Foggy Mountain Troubadour out today

Foggy Mountain Troubadour: The Life and Music of Curly SecklerFoggy Mountain Troubadour: The Life and Music of Curly Seckler a much anticipated biography by Penny Parsons is published today, Monday, May 23, 2016.

It would be foolhardy to say that John Ray ‘Curly’ Seckler was a side-man; that is forgetting his 25 years as the leader of the Nashville Grass. However, he is probably best known for working with Lester Flatt, Earl Scruggs and the Foggy Mountain Boys.

Seckler first joined the Foggy Mountain Boys in March 1949. Initially he had met Flatt and Scruggs at a concert that they gave while based at WCYB in Bristol, Virginia in August 1948. Later that fall, Curly was also at WCYB as a member of Charlie Monroe’s Kentucky Partners, but at the end of the year he moved to Augusta, Georgia, to work with Hoke Jenkins, Jim and Jesse McReynolds and Wiley Morris in a band called the Smoky Mountaineers.

Thanks to the author and Angela L Burton of the University of Illinois Press we are able to share this extract from Foggy Mountain Troubadour that tells the story of Seckler joining the Foggy Mountain Boys……..

Lester Flatt, Curly Seckler and Earl Scruggs circa 1949Despite his first impression of Curly Seckler as a smart aleck, Lester Flatt had taken note when he heard Curly singing with Charlie Monroe at WCYB. When the Foggy Mountain Boys needed a new tenor singer in March 1949, Flatt tracked Curly down in Augusta and offered him the job. Given the opportunity to join an increasingly successful young band and earn $50 per week (good money in those days), Curly readily accepted, gave notice to Hoke Jenkins, and caught a bus to Bristol.

The Foggy Mountain Boys had been in Bristol for almost a year at that point. The group had made a name for itself on Farm and Fun Time, but they had played out the area, and the local economy was suffering because of a coal miners’ strike. Mac Wiseman had stayed with the band until Christmas, but when the weather turned he was ready to move on. He went home briefly and then went to WSB in Atlanta to perform with Bill Carlisle. Soon afterward, Jim Shumate decided he had had enough of life on the road and returned to his furniture job in Hickory. His replacement was fiddler Art Wooten from Sparta, North Carolina. Art had worked previously with Bill Monroe and with the Stanley Brothers.

Although the Foggy Mountain Boys had begun as an equal partnership, Flatt and Scruggs had established themselves as the band’s leaders. As the original partners dropped out, beginning with Mac Wiseman and Jim Shumate, their replacements were hired as salaried employees. It is unclear why Flatt and Scruggs waited until March to find a replacement for Wiseman. Perhaps it was simply a matter of economics: they could not afford to support an additional musician during the lean winter months. Perhaps Curly Seckler was hired in response to Mercury Records’s desire for the band to record again. Transcriptions from a Flatt and Scruggs appearance on Farm and Fun Time after Wiseman’s departure indicate that Howard Watts was singing the tenor harmony. He had an extensive vocal range and was able to handle any part, but Watts could never match the power and edge of Curly’s natural tenor voice. Curly did remember that, nonetheless, on some of the first programs he played with the band, they performed the song “Summertime Is Past and Gone” with Watts singing the tenor part and Curly singing bass.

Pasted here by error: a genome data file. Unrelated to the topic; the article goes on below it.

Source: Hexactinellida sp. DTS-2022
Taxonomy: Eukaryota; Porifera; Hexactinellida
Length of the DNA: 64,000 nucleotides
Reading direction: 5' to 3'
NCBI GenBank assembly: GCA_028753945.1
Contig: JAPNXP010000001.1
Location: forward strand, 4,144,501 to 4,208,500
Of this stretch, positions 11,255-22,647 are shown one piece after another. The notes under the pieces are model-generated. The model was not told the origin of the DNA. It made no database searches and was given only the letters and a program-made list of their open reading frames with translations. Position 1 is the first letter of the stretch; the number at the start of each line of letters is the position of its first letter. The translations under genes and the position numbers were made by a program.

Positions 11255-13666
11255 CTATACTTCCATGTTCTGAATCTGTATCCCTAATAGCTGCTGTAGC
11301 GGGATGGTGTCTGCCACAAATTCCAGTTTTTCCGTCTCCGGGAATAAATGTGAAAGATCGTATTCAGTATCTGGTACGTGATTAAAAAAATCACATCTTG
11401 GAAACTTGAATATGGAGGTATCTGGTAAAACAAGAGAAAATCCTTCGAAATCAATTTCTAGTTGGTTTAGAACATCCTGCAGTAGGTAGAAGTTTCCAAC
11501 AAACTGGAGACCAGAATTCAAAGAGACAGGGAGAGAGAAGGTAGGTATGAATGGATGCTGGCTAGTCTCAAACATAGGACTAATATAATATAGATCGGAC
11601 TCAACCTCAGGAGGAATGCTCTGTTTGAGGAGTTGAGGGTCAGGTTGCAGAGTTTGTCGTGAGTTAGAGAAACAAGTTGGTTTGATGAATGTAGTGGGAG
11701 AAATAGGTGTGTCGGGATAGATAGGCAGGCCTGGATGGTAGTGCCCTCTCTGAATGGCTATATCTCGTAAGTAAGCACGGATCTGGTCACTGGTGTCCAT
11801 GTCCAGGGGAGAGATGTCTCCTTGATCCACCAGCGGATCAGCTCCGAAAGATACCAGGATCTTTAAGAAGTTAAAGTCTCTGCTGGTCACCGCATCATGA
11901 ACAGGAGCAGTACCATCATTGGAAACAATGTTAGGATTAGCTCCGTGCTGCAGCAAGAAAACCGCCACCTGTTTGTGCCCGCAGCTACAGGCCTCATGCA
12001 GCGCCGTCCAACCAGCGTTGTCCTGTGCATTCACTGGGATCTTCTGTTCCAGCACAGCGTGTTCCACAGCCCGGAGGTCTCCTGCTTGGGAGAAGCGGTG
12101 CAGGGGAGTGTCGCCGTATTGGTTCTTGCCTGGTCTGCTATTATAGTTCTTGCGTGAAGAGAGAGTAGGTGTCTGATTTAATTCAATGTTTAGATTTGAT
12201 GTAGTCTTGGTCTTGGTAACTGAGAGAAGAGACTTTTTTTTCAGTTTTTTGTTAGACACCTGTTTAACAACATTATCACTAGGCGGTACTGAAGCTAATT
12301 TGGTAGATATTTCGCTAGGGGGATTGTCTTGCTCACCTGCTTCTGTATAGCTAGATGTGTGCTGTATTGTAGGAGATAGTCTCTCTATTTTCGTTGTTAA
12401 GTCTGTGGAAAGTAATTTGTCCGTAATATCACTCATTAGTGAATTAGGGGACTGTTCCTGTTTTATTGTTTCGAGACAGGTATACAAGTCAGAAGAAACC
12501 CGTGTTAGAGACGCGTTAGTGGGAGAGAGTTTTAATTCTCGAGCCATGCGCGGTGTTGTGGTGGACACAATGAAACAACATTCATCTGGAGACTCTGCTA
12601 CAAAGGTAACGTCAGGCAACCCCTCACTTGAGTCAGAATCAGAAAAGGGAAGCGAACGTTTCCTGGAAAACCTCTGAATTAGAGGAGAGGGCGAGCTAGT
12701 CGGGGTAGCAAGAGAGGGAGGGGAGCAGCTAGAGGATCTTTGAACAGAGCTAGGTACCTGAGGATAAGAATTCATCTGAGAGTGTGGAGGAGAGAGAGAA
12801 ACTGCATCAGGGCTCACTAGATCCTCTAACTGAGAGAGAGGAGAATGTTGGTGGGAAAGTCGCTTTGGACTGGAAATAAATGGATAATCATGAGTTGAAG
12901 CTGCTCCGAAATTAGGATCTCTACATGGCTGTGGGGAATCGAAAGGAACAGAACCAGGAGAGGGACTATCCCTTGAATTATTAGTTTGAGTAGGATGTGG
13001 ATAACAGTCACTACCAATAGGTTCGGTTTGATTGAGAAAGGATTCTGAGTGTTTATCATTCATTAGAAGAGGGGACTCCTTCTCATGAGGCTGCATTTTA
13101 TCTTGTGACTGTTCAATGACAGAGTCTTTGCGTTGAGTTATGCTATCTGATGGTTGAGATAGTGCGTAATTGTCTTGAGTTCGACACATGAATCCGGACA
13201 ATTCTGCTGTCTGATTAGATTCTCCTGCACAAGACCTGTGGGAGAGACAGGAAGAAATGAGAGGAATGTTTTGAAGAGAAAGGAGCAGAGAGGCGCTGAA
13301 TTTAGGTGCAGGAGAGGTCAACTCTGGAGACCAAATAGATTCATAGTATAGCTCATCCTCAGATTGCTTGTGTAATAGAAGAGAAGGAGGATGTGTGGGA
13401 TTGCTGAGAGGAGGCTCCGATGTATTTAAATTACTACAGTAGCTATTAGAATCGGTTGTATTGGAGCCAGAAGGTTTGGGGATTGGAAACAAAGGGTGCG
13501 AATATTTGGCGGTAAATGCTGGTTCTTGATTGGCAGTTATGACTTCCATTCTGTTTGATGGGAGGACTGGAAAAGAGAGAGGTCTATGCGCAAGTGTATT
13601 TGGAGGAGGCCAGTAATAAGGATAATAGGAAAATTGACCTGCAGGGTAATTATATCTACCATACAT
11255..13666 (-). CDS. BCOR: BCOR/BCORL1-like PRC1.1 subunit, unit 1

Penny ParsonsWhen Curly joined the band, he discovered that Lester Flatt expected him to step into the role that Mac Wiseman had vacated, that of assistant Creating the Foggy Mountain Sound 73 master of ceremonies for the band’s stage shows. It was a baptism by fire, but he quickly adapted, and the experience would serve him well over the years. “I’d never did no commercial emcee work until I went to work with Lester,” Curly said. “And the first night I went to work with them, we got halfway through the show and he walked off. He said, ‘Seck, take over.’ And he did that from then on. He’d walk off the stage and I did half of the show. And that’s how I learned, was with Lester, because to me he was one of the greater emcees that’s ever been in bluegrass music.” Another thing Curly discovered was that the band members kept their instruments tuned a half step higher than standard tuning. As Curly understood it, this was because Earl felt that it made his banjo sound better.

Within days of Curly’s arrival in Bristol, the Foggy Mountain Boys pulled up stakes and moved to WROL in Knoxville. Curly did not own a car, so he rode along with Earl and Louise Scruggs in Earl’s 1941 Buick. Louise, who was pregnant at the time, would give birth to their first son, Gary, on May 18.

Curly Seckler with a copy of Foggy Mountain TroubadourFrom Foggy Mountain Troubadour: The Life and Music of Curly Seckler by Penny Parsons. Copyright 2016 by the Board of Trustees of the University of Illinois. Used with permission of the University of Illinois Press.

The book is available from Curly’s website, the University of Illinois Press and all good bookshops.

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About the Author

Richard Thompson

Richard F. Thompson is a long-standing free-lance writer specialising in bluegrass music topics.

A two-time Editor of British Bluegrass News, he has been seriously interested in bluegrass music since about 1970. As well as contributing to that magazine, he has, in the past 30 plus years, had articles published by Country Music World, International Country Music News, Country Music People, Bluegrass Unlimited, MoonShiner (the Japanese bluegrass music journal) and Bluegrass Europe.

He wrote the annotated series I’m On My Way Back To Old Kentucky, a daily memorial to Bill Monroe that culminated with an acknowledgement of what would have been his 100th birthday, on September 13, 2011.